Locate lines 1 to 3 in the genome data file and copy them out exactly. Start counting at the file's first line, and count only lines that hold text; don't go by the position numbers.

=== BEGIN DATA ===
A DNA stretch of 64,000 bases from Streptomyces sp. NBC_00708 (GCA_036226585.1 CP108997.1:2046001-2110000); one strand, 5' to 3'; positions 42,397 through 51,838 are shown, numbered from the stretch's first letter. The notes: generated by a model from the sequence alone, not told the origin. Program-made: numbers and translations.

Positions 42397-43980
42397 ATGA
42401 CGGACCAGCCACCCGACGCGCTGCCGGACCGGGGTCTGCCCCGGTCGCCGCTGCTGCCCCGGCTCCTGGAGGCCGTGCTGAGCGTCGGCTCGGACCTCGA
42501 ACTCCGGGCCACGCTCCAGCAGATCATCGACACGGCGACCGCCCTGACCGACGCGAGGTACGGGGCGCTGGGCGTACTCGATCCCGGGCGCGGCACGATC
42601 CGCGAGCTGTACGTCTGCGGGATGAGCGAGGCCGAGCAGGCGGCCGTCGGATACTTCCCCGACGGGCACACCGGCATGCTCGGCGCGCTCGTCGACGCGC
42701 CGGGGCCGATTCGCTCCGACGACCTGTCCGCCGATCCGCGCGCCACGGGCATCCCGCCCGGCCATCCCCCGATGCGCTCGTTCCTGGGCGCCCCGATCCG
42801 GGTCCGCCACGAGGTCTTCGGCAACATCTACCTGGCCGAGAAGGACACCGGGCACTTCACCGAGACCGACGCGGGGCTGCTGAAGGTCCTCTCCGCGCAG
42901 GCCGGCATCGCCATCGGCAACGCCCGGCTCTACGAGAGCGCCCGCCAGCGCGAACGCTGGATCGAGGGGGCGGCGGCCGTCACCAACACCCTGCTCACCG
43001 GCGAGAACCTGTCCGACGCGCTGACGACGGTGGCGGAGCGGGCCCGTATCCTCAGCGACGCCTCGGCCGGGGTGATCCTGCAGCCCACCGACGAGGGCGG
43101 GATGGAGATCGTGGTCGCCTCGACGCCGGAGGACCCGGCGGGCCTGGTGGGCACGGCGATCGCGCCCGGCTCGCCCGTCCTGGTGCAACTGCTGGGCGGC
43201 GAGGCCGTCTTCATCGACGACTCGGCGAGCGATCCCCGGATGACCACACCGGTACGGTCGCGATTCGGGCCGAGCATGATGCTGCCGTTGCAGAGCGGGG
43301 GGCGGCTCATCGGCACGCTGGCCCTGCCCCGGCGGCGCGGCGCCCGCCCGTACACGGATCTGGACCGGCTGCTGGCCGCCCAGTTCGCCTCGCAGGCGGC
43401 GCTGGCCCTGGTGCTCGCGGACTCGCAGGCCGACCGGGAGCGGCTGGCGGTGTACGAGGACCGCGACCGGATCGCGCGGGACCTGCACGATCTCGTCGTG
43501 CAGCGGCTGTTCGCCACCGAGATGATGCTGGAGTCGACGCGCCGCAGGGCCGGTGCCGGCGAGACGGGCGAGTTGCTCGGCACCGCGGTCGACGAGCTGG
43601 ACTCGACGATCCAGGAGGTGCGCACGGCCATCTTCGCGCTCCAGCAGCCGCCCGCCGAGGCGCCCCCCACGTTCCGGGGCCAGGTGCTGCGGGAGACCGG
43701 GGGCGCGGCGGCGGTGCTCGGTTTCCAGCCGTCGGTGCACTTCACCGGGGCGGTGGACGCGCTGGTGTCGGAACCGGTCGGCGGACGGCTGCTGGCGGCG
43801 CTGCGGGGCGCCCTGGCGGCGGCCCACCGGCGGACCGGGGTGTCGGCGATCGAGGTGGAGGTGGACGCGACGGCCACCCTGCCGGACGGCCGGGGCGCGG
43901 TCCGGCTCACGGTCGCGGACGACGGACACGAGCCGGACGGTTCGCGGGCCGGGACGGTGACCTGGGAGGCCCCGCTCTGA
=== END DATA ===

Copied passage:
A DNA stretch of 64,000 bases from Streptomyces sp. NBC_00708 (GCA_036226585.1 CP108997.1:2046001-2110000); one strand, 5' to 3'; positions 42,397 through 51,838 are shown, numbered from the stretch's first letter. The notes: generated by a model from the sequence alone, not told the origin. Program-made: numbers and translations.

Positions 42397-43980
42397 ATGA